Guest Editorial -- By: Roger R. Nicole

Journal: Journal of the Evangelical Theological Society
Volume: JETS 51:1 (Mar 2008)
Article: Guest Editorial
Author: Roger R. Nicole

Guest Editorial

Roger Nicole

It is a distinct honor to be requested by JETS editor, Dr. Andreas Köstenberger, to prepare an editorial for this issue of the Journal. As one of the two surviving original founders of the Evangelical Theological Society, I take great pleasure in doing this and in attempting to recast in my memory some of the significant events and developments in its course.

JETS is fifty years old! For a theological magazine to achieve a record of fifty years of continuous circulation is really quite an event. Fifty years ago there were probably not ten religious quarterlies in the United States that could make such a claim. Our oldest biblical quarterly, Bibliotheca Sacra, has reached 165 years, but it did survive three drastic changes of editorship and places of publication (Andover Theological Seminary, 40 years; Oberlin Theological Seminary, 38 years; Pittsburgh-Xenia Theological Seminary, 14 years; Dallas Theological Seminary, 73 years).

And the great series associated with Princeton Theological Seminary as a citadel of conservative thinking has seen a multitude of changes of titles and editors while retaining over more than 100 years its basic commitment to the supreme authority of Scripture. Founded in 1825 by Charles Hodge as the Biblical Repertory, it quickly added the name Princeton Review (1829) and was published under the editorship or influence of Charles Hodge until 1871. A successor, the Presbyterian Quarterly and Princeton Review, lasted only 6 years. The Princeton Review and New Princeton Review, designed as general quarterlies of humanities, represented a drastic change of purpose and lasted only 11 years. The true succession came through the Presbyterian Review (1880–1889), but a dual editorship was seen as unworkable, and the Presbyterian and Reformed Review resumed to the full Charles Hodge’s stance (1890–1902), continued in the Princeton Theological Review (1903–1929), whose tradition is carried out in the Westminster Theological Journal (1938-present).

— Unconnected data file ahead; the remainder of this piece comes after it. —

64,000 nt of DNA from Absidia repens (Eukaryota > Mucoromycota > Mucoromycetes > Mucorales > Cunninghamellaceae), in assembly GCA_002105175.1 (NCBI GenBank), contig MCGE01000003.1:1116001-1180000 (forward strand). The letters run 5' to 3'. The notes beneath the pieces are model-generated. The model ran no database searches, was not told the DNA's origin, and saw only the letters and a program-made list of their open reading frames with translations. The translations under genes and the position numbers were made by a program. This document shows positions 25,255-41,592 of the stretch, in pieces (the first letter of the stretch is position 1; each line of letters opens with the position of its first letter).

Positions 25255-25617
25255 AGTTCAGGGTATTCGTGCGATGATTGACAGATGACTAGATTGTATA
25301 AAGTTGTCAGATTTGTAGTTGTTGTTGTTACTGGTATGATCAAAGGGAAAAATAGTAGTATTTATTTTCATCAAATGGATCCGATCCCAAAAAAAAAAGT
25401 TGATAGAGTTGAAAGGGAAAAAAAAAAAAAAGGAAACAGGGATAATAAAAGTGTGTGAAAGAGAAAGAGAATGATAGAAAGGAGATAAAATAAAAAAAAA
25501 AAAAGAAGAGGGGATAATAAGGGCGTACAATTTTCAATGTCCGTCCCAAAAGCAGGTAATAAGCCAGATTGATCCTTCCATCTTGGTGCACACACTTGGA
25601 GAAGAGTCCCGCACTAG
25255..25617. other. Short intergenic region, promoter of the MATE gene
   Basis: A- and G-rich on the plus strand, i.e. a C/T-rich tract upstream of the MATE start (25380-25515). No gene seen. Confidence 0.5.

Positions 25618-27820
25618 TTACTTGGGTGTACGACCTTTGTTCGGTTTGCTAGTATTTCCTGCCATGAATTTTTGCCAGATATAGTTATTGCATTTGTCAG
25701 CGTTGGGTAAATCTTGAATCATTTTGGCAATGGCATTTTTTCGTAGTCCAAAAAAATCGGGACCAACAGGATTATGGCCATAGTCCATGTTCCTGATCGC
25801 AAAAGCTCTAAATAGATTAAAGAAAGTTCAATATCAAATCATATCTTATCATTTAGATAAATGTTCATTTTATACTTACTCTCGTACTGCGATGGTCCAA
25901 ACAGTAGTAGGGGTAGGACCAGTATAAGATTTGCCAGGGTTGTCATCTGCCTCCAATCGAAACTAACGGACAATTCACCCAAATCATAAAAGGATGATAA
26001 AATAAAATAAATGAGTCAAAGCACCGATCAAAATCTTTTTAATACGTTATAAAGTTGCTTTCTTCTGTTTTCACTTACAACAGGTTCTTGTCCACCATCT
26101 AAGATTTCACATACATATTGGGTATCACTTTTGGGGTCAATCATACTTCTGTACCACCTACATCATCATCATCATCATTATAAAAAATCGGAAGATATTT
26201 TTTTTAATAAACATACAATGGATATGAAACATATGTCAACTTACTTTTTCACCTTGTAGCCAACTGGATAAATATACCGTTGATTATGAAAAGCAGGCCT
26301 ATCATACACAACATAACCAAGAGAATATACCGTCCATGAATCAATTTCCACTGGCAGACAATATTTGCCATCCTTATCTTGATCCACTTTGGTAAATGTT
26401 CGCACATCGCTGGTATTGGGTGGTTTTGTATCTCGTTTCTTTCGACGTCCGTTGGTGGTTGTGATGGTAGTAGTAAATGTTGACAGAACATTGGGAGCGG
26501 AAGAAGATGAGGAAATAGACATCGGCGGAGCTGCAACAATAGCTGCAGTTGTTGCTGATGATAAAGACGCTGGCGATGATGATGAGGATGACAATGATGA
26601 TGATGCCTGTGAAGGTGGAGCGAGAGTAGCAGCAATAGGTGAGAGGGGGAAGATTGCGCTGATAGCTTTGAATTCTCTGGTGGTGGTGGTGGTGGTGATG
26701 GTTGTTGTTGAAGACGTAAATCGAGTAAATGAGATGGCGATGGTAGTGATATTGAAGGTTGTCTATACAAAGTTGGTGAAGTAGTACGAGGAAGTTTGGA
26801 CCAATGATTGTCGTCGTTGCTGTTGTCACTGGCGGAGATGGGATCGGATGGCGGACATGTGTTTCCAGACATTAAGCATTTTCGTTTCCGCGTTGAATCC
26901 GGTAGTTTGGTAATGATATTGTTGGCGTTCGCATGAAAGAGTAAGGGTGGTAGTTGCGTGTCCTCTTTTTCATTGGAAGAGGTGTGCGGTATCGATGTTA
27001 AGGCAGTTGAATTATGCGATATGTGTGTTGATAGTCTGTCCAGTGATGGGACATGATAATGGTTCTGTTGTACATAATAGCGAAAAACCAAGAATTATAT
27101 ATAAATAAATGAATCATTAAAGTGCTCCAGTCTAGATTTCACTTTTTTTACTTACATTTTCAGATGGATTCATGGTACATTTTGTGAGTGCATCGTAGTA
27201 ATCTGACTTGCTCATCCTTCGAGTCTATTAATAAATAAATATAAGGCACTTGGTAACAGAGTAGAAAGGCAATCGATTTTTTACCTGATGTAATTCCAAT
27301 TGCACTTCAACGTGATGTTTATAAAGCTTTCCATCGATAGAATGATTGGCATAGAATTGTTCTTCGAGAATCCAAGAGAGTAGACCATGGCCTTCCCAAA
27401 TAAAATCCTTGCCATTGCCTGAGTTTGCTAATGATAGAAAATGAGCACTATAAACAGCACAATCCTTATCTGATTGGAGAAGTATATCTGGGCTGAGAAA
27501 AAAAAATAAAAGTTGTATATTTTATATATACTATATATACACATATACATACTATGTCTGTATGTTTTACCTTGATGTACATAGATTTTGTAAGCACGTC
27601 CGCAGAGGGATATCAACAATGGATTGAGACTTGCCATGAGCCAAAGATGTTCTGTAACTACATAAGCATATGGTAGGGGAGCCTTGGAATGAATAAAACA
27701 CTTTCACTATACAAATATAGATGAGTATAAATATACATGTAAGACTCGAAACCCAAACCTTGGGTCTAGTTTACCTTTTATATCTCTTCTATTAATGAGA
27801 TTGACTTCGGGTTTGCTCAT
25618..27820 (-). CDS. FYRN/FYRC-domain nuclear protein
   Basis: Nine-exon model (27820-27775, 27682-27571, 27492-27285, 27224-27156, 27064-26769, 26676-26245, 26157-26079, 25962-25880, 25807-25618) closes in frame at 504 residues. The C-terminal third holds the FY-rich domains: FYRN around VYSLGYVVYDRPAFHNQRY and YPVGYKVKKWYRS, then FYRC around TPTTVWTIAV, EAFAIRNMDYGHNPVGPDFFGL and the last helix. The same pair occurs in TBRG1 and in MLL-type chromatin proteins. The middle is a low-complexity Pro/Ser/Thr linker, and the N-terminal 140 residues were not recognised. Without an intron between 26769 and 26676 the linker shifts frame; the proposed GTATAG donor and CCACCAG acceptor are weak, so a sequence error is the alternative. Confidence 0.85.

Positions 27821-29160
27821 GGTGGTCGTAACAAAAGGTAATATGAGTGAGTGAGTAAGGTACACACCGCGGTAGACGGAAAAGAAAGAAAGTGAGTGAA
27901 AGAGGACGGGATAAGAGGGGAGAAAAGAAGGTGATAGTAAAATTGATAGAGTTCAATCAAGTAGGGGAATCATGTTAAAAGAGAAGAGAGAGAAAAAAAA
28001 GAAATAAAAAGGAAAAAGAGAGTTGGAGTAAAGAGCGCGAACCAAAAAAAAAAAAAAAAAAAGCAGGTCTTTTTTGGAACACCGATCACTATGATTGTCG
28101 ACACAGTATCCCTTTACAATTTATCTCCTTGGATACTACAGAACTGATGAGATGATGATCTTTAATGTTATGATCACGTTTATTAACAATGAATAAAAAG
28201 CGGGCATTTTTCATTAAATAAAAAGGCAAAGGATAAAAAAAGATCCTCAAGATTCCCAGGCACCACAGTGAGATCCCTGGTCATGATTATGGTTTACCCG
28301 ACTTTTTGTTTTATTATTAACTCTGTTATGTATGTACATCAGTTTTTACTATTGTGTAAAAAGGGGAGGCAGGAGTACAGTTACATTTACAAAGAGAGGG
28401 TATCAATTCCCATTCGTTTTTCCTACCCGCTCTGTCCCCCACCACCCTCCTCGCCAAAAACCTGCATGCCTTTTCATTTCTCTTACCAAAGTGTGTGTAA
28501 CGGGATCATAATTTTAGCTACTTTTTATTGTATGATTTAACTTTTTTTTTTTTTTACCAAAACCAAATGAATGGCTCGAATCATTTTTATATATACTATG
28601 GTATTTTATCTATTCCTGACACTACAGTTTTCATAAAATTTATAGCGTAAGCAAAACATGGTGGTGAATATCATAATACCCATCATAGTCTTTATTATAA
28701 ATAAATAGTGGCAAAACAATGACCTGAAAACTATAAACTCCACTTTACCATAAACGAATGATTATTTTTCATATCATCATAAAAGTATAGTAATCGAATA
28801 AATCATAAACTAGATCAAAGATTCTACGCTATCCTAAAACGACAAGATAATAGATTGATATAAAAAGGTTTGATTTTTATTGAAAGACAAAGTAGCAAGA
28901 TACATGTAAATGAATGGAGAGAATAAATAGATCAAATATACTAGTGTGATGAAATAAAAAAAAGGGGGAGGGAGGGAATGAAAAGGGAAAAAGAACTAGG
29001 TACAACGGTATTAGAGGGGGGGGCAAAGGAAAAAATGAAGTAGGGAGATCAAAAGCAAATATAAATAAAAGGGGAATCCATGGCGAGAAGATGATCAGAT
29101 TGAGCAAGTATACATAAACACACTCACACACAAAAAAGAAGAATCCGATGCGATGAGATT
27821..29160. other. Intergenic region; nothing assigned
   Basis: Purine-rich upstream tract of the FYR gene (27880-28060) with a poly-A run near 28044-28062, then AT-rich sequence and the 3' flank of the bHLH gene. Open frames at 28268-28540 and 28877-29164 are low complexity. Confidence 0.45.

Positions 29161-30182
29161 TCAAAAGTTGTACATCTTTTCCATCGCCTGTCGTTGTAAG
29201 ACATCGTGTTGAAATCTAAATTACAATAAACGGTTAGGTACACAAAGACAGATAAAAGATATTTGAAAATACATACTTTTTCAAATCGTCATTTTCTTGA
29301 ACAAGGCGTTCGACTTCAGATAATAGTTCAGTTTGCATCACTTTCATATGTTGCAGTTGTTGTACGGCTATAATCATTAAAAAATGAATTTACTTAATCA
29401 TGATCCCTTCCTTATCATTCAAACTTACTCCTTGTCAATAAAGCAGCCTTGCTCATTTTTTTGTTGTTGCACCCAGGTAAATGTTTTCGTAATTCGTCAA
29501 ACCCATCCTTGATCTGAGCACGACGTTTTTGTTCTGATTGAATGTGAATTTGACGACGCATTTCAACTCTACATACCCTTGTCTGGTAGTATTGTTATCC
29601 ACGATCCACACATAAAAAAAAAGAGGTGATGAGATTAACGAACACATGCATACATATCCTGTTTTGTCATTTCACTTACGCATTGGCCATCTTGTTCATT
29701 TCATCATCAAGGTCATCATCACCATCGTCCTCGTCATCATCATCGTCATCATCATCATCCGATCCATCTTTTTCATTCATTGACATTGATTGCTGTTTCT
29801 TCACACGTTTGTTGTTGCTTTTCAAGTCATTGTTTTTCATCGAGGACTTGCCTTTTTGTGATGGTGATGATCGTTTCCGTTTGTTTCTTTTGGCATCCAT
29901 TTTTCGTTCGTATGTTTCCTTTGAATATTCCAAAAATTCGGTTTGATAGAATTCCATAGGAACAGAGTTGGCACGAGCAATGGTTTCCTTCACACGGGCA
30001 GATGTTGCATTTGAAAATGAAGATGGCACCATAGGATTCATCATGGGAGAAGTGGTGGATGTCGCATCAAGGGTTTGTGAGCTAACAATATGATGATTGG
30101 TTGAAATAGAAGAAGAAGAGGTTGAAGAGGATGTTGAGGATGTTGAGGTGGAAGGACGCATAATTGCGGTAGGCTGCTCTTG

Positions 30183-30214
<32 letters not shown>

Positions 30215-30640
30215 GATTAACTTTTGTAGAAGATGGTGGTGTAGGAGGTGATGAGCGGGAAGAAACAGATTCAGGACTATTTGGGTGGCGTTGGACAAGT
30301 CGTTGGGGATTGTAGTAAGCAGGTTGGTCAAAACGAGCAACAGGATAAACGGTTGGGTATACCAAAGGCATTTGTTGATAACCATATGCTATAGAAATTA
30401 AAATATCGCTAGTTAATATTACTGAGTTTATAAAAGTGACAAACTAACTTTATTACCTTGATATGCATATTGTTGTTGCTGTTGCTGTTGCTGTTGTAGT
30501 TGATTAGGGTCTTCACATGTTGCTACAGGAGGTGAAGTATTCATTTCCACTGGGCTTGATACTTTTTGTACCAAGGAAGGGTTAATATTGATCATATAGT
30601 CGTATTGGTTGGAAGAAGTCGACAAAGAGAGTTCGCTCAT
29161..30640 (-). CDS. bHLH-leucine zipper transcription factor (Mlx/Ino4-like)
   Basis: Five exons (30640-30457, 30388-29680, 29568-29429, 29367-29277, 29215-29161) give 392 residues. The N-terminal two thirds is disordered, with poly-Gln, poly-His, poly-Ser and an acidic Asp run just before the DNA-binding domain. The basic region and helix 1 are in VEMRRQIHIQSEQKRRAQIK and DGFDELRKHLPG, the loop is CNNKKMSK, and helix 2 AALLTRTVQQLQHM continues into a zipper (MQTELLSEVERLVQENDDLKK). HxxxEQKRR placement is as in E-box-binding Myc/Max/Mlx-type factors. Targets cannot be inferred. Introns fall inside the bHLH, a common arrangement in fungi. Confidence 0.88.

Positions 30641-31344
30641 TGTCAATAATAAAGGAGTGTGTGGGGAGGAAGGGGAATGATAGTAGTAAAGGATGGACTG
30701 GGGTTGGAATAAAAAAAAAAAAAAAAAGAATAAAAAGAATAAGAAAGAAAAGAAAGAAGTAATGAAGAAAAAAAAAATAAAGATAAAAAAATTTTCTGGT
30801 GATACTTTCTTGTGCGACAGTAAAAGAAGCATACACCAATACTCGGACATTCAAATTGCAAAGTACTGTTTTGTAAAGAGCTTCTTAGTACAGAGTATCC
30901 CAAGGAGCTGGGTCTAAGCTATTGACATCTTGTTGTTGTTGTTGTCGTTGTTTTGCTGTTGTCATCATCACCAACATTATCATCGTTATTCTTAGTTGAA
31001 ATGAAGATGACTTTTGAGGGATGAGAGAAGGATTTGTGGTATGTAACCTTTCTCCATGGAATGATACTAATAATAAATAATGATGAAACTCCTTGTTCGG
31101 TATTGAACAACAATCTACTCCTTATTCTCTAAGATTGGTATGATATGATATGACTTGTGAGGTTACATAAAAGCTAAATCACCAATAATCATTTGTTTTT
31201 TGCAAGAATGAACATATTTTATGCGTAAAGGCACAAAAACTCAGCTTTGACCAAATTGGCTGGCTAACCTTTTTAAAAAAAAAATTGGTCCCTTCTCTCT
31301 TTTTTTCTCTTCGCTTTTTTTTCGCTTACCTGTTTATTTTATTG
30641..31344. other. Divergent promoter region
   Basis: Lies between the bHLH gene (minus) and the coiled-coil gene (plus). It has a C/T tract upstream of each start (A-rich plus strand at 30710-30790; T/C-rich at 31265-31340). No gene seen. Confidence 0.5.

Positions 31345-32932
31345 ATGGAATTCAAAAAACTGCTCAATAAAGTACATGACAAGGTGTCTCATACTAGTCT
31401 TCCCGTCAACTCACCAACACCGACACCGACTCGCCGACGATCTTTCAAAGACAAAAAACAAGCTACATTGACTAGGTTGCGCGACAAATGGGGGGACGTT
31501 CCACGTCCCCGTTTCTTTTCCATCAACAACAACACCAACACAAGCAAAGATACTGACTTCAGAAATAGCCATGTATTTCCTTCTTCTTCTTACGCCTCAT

By contrast, JETS has benefited from a remarkable straight line of development, being notably consistent in its advocacy from the beginning to the present day of the inerrancy of Scripture as the Word of God. At the same time there has been a significant growth in the size, quality, and circulation of the Journal, which has undoubtedly been favored by the excellence of its editors and God’s great blessing on our Society.

From its very start in 1949 the Evangelical Theological Society expressed its purpose as “providing a medium for oral exchange and written expression of thought and research” among evangelical scholars. The ora...

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